Some all-too-hasty thoughts for American Independence Day 2020

Some all-too-hasty thoughts for American Independence Day 2020 July 4, 2020

 

Eli Lucero at USU
Groundskeepers at Utah State University, in Logan, etched an American flag into the quad there.
(Photo from Eli Lucero)

 

The Fourth of July holiday isn’t about quasi-military parades and fireworks, spectacular and enjoyable as those can be, nor even about flag-waving.  Other nations have powerful military organizations and weaponry.  Other nations have flags.

 

Independence Day isn’t about nationalism, which, in itself, can be (and often has been) quite toxic.  Spanish and Italian Fascism and the National Socialists (the Nationalsozialisten or Nazis) of Hitler’s Third Reich are, by a very long distance, not the only examples of poisonous nationalism.

 

Nor ought America’s July Fourth celebrations to be only about patriotism.  Ideally, everybody everywhere should feel an affection for, and an attachment to, family, home, community, and native land.

 

Rather, Independence Day is about a complex of related ideas, and about a nation founded quite deliberately and explicitly upon that complex of ideas.  The United States of America didn’t simply grow organically out of shared language and kinship on the basis of ancient and medieval foundations, the way England and France and many other nations have.  From America’s earliest days, it has been a nation of immigrants.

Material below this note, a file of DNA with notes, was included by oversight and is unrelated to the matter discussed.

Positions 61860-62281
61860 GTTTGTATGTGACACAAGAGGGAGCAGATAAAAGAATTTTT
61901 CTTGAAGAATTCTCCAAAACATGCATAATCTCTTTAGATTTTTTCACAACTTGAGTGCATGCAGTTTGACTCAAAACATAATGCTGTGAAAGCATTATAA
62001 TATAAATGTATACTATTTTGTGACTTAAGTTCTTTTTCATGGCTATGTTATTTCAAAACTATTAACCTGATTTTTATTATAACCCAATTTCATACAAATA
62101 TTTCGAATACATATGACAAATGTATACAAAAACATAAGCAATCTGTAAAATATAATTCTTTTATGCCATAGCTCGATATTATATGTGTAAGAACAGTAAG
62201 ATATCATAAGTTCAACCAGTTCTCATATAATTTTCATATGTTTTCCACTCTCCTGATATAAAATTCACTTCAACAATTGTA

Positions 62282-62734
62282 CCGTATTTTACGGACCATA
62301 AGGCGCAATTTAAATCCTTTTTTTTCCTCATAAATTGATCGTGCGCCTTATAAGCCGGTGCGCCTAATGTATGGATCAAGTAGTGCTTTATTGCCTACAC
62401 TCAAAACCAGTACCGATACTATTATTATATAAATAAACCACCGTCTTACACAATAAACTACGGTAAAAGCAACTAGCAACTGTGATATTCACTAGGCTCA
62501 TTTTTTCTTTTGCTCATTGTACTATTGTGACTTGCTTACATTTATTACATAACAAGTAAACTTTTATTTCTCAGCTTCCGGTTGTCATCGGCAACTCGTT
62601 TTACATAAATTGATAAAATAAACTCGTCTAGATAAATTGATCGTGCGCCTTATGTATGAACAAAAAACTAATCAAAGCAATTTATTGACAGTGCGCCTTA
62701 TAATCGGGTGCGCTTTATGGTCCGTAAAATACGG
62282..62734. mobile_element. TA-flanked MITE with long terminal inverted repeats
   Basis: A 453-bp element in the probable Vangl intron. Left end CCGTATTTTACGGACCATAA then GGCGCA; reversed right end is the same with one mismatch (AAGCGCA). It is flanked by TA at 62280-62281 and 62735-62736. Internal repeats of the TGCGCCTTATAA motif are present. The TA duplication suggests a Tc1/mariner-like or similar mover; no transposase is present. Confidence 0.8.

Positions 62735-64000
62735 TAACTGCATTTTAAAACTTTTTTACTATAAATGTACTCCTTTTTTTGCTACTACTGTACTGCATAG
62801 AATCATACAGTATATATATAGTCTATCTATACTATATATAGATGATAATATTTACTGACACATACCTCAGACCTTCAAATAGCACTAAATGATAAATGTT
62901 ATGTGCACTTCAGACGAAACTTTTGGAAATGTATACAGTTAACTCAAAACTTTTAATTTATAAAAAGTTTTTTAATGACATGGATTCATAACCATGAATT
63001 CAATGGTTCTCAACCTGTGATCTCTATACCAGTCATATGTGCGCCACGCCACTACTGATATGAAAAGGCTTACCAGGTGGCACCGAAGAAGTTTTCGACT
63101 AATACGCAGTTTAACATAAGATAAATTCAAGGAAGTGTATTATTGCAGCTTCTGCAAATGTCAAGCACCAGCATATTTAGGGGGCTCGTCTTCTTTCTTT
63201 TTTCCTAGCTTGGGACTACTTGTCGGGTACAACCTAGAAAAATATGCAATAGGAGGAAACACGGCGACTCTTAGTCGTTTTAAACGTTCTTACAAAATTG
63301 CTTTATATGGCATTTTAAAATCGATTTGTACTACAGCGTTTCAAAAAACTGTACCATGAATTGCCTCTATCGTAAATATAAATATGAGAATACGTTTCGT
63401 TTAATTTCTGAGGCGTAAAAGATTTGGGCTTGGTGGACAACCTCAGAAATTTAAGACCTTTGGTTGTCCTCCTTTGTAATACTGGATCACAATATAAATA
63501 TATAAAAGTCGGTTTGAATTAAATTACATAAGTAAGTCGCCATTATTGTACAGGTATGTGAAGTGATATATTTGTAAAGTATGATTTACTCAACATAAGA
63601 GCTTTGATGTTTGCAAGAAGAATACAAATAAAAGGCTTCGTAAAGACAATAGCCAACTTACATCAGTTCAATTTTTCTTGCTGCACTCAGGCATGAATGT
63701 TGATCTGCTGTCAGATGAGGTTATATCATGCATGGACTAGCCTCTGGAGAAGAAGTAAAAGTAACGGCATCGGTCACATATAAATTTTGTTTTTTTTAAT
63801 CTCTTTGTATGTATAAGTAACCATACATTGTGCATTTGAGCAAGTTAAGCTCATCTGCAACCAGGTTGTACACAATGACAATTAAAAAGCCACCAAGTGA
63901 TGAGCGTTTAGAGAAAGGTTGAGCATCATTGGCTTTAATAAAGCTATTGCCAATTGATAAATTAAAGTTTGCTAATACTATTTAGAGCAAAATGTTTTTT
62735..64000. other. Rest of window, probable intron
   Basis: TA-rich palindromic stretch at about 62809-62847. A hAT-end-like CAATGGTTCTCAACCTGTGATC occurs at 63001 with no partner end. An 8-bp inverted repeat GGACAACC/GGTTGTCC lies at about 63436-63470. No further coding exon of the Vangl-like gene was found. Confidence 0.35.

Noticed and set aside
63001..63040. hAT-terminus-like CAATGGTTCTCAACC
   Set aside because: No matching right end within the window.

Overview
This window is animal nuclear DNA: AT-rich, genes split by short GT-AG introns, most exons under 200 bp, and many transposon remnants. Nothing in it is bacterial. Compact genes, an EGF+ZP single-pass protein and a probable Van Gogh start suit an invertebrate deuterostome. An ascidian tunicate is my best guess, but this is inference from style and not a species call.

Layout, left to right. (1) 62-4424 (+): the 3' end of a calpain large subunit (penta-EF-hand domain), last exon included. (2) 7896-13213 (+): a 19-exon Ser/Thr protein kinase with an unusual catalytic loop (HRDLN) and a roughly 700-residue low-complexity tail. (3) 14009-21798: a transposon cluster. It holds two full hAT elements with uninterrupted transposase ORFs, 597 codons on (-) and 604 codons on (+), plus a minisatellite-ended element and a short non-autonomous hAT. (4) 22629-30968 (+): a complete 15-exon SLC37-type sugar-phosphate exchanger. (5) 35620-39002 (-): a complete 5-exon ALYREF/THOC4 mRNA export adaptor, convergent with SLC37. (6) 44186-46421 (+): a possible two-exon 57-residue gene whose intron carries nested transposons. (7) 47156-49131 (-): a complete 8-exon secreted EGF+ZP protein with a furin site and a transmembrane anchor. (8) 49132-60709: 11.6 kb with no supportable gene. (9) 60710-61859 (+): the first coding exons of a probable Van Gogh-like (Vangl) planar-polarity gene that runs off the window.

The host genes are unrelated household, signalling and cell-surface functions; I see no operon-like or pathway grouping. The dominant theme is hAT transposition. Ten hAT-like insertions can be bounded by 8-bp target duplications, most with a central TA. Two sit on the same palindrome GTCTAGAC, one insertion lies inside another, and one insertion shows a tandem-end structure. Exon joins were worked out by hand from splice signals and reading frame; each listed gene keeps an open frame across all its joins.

There was a France long before the current Fifth Republic.  Egypt has existed since its unification under Menes or Narmer around 3150 BC.  The United States of America, by contrast, came into being on 4 July 1776, with the signing of the Declaration of Independence:

 

We hold these truths to be self-evident, that all men are created equal, that they are endowed by their Creator with certain unalienable Rights, that among these are Life, Liberty and the pursuit of Happiness.–That to secure these rights, Governments are instituted among Men, deriving their just powers from the consent of the governed, –That whenever any Form of Government becomes destructive of these ends, it is the Right of the People to alter or to abolish it, and to institute new Government, laying its foundation on such principles and organizing its powers in such form, as to them shall seem most likely to effect their Safety and Happiness.

 

Now, it is obviously true that the citizens and leaders of the United States have often failed to live up to our stated ideals.  For a time in the late nineteenth and early twentieth centuries, for example, in such places as Cuba and the Philippines, we flirted with European-style colonialism.  And, although the denial has much more complex and somewhat less villainous roots than many now realize, we denied women the vote until 1920.  Most terribly, our treatment of Native Americans was all too often cruel and dishonorable, we enslaved people of African descent until a horrific civil war ended that abomination, and, even then, persisted in state-mandated racial segregation for a century thereafter.